Search Results

You are looking at 1 - 1 of 1 items for :

  • Author or Editor: Lin Liu x
  • Biogeophysical Climate Impacts of Land Use and Land Cover Change (LULCC) x
  • All content x
Clear All Modify Search
Zhijuan Liu, Xiaoguang Yang, Xiaomao Lin, Kenneth G. Hubbard, Shuo Lv, and Jing Wang

Abstract

Northeast China (NEC) is one of the major agricultural production areas in China, producing about 30% of China’s total maize output. In the past five decades, maize yields in NEC increased rapidly. However, farmer yields still have potential to be increased. Therefore, it is important to quantify the impacts of agronomic factors, including soil physical properties, cultivar selections, and management practices on yield gaps of maize under the changing climate in NEC in order to provide reliable recommendations to narrow down the yield gaps. In this study, the Agricultural Production Systems Simulator (APSIM)-Maize model was used to separate the contributions of soil physical properties, cultivar selections, and management practices to maize yield gaps. The results indicate that approximately 5%, 12%, and 18% of potential yield loss of maize is attributable to soil physical properties, cultivar selection, and management practices. Simulation analyses showed that potential ascensions of yield of maize by improving soil physical properties PAYs, changing to cultivar with longer maturity PAYc, and improving management practices PAYm for the entire region were 0.6, 1.5, and 2.2 ton ha−1 or 9%, 23%, and 34% increases, respectively, in NEC. In addition, PAYc and PAYm varied considerably from location to location (0.4 to 2.2 and 0.9 to 4.5 ton ha−1 respectively), which may be associated with the spatial variation of growing season temperature and precipitation among climate zones in NEC. Therefore, changing to cultivars with longer growing season requirement and improving management practices are the top strategies for improving yield of maize in NEC, especially for the north and west areas.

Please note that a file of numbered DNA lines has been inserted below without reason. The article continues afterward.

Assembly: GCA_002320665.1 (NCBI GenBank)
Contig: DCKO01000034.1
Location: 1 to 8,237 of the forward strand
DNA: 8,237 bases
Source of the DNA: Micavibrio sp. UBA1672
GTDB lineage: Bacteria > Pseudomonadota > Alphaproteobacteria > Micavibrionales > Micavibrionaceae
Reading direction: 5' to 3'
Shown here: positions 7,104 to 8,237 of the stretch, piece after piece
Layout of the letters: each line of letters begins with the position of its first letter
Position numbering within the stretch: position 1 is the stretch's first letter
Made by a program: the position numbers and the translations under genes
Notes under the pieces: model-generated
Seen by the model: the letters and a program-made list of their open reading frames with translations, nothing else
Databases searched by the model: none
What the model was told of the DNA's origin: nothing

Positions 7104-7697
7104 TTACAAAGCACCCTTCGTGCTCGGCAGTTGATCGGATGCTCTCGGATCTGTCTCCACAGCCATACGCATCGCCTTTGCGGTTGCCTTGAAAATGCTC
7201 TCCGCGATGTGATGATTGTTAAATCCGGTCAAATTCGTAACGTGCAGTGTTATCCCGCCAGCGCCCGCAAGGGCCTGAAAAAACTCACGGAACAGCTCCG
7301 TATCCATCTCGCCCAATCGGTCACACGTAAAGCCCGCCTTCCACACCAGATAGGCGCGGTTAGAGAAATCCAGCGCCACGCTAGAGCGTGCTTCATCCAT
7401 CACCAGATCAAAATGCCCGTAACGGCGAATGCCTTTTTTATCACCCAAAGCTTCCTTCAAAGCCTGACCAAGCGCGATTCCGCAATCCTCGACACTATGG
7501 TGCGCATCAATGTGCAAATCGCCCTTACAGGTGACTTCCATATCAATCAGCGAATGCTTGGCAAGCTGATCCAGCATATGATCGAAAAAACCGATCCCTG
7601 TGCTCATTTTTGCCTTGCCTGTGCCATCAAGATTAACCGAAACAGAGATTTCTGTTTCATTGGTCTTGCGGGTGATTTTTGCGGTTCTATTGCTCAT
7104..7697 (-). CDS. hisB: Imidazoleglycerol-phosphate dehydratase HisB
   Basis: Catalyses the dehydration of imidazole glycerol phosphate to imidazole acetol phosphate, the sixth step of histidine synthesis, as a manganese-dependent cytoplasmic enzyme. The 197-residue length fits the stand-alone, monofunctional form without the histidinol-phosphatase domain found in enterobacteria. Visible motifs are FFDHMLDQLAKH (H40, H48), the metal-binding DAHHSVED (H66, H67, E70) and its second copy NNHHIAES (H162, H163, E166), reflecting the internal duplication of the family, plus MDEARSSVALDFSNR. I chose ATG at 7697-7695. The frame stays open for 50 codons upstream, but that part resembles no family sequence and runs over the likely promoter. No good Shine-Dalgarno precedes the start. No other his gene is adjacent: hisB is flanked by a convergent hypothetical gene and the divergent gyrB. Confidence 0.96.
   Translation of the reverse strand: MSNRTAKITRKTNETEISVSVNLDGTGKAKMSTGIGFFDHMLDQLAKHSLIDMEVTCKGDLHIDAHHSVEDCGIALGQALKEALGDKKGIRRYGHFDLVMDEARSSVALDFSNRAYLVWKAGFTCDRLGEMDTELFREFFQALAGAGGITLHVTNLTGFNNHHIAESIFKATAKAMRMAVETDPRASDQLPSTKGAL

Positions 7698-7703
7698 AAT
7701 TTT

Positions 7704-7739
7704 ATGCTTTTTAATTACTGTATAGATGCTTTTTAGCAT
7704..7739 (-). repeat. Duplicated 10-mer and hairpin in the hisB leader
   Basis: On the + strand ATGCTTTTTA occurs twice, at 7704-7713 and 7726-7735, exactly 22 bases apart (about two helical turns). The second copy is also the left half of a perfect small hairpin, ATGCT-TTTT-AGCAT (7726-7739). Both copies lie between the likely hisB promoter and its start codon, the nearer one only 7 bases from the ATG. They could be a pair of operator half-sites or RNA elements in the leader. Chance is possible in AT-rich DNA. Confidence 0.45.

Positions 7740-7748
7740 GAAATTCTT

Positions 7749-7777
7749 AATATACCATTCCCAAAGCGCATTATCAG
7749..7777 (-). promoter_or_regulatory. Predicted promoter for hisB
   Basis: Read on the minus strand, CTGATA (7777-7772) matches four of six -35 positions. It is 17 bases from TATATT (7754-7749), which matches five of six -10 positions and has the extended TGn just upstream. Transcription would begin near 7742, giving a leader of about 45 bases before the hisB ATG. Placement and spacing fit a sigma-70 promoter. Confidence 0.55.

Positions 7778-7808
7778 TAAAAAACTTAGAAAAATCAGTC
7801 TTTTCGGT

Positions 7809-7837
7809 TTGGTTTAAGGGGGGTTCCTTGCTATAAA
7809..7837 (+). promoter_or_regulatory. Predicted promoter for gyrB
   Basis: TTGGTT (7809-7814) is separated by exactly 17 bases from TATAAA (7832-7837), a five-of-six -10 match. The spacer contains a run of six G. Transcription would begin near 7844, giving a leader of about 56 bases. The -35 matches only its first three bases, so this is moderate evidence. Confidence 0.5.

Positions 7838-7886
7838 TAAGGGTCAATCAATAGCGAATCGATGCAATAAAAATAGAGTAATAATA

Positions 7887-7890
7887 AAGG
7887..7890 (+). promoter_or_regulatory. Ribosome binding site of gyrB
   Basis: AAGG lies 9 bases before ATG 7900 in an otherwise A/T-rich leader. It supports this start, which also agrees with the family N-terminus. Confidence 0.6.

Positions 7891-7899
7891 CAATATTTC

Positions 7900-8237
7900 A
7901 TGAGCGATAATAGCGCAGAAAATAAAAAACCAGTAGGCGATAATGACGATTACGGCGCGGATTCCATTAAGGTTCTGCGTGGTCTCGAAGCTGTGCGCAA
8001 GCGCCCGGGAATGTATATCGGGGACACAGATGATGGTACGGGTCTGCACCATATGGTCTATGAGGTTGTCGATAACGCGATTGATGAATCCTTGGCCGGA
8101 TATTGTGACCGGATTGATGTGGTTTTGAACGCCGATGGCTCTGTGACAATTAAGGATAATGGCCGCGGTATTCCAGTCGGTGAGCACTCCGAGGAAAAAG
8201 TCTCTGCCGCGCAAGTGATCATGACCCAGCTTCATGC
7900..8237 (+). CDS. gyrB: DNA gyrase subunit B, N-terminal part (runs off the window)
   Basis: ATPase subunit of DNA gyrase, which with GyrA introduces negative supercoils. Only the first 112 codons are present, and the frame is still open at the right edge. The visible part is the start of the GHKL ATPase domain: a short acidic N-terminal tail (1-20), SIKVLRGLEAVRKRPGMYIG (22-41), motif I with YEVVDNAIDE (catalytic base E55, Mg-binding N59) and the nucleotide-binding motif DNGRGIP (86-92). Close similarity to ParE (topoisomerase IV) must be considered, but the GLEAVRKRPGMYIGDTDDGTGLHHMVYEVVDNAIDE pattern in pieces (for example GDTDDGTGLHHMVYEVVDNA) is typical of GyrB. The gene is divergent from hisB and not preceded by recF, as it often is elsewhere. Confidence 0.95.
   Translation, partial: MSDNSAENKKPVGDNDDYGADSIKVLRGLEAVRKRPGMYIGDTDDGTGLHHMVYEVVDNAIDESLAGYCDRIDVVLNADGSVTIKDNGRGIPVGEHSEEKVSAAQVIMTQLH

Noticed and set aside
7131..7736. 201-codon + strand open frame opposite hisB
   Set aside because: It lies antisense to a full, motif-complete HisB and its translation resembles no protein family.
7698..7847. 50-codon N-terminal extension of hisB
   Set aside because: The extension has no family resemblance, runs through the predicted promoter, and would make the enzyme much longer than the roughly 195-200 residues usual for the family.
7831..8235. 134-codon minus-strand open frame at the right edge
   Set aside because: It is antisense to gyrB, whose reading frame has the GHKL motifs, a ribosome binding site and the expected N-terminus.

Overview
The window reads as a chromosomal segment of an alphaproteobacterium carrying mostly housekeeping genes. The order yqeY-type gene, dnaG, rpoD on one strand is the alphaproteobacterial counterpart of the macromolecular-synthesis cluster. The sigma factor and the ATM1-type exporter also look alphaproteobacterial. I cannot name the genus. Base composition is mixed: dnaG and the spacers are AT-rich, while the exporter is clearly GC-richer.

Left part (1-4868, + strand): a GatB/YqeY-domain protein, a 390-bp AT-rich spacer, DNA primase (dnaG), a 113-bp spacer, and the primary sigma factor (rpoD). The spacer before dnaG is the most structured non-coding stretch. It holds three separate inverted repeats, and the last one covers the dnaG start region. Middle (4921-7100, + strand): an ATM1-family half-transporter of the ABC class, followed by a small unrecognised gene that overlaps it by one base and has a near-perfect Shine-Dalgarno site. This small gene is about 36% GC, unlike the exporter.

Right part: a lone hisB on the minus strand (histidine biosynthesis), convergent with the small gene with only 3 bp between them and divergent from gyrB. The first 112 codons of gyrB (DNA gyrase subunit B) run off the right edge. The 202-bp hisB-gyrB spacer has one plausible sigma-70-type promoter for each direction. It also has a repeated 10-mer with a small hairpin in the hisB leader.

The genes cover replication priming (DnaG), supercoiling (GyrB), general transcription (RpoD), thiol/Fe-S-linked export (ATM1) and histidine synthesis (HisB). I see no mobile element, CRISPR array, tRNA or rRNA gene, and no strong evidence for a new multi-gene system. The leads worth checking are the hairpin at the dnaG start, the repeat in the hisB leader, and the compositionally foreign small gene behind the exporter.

Full access